5Q's w/Corbin Schweitzer "SOS: The Salton Sea Walk" Director
SUNDAY | BLOCK K | 1:00 |
SOS: The Salton Sea Walk (62 min) dir: Corbin Schweitzer
#1: Can you describe your movie and why somebody should see it in less than 280 characters?
As California’s largest lake approaches an environmental point of no return, one man will attempt to become the first person to walk around its hazardous shoreline in order to prevent an ecologic disaster that could impact the entire western hemisphere.
#2: What do you want the Borrego Springs Film Festival audience to know about your film that isn’t obvious from its title?
This is a time-sensitive story that has horrific environmental and health implications should it continue to go unnoticed. It's impact could extend far beyond California's borders and ultimately could impact the entire western hemisphere. From renewable resources to emerging technologies, the Salton Sea is a true “diamond in the rough”, and holds numerous opportunities for improving the economy and ecology of southern California. This film also talks about improving relations between the U.S. and Mexico through an international canal or pipeline, greatly benefiting both countries.
#3: What is your movie making background? Tell us about yourself.
There are two main filmmakers for this project:
Corbin Schweitzer (Myself) - With over a decade of film production experience, Corbin approaches the creative production process very methodically, combining imagination, strong attention to detail, and a passion for storytelling. His dedicated filmmaking prowess began at a young age, where he was first inspired to pursue his dreams. A degree in Cinema from University of Washington and a Masters in Film production has been the educational foundation cementing his youthful dreams into a firm reality. Today he seeks to provide future audiences with the same awe inspiring experience he had when he went to the theater for the first time. Corbin is a founding member of Black Moon Productions.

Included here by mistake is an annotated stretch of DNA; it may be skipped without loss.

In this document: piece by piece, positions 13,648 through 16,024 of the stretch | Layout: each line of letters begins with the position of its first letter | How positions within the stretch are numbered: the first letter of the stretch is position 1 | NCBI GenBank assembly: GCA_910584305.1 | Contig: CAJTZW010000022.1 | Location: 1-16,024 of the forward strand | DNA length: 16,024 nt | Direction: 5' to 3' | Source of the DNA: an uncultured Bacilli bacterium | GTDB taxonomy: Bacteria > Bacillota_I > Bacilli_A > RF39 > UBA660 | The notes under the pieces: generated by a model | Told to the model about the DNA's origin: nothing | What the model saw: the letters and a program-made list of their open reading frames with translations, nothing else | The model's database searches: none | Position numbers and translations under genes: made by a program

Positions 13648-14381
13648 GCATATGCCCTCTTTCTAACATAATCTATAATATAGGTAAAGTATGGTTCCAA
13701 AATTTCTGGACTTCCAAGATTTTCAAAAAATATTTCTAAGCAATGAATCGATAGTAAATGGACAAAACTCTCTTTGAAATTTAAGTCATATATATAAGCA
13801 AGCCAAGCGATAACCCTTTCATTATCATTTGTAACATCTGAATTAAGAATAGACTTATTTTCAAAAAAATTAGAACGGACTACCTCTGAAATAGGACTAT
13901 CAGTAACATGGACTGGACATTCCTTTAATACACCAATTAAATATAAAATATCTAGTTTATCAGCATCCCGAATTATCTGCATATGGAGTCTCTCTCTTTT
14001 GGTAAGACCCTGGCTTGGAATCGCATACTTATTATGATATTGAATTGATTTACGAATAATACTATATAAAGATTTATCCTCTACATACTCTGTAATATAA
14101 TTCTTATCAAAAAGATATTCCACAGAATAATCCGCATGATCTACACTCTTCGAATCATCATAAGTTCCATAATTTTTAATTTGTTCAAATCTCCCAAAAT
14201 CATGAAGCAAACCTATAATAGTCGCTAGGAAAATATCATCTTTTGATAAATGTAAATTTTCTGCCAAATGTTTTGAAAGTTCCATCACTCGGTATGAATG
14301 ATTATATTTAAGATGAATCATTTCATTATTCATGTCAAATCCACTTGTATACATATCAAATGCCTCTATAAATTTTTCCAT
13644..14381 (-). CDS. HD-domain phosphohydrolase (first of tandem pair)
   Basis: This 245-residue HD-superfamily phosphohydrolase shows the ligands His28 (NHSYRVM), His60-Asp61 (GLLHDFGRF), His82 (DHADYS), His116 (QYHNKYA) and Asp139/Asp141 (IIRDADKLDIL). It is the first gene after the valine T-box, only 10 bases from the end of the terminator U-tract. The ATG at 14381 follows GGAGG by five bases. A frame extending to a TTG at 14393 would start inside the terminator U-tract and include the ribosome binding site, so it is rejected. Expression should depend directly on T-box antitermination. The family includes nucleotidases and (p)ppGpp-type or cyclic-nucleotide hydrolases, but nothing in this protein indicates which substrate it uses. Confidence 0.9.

Blake Alexander - Blake attended the University of Washington where he graduated with a degree in film. While in school, Blake worked in the local entertainment industry on films and television, and produced several short films and commercials. Blake's approach is that film has a responsibility to be a steward for societal change, in the ways in which we live, eat, and interact with each other. Film has an enormous amount of responsibility to tell a story that is simultaneously entertaining, beautiful, and yet meaningful. It is from this ethos that he approaches his documentaries. During the arduous Walk, Blake joined Randy in the entire trek around the Salton Sea and many training missions. Blake is a founding member of Black Moon Productions.
#4: What was the biggest lesson learned in getting your film made?
In hindsight, we should have tracked, logged, and organized our footage immediately after our shooting days finished. We frequently skipped the "dailies" (or watching over the footage we captured at the end of the day). This unfortunately added mountains of time and effort later in the editing stages. We were forced to painstakingly categorize and sort through each clip and piece of footage to determine the viability and use within the context of the narrative.
#5: What does the future hold for your film and you?
Our plans for this film are to get it into the hands of important decision and policy makers in the hopes of inspiring a permanent and viable solution. For the future, our plans are to return to the Sea and bring to light it's current state of affairs through a story-driven narrative instead of another documentary. We believe a different perspective could help continue to raise awareness without repeating facts, figures, and issues. We also are planning on a separate documentary around the message highlighted at the beginning of the film: water; from the dwindling sources of freshwater, to the importance of what kind of water we drink.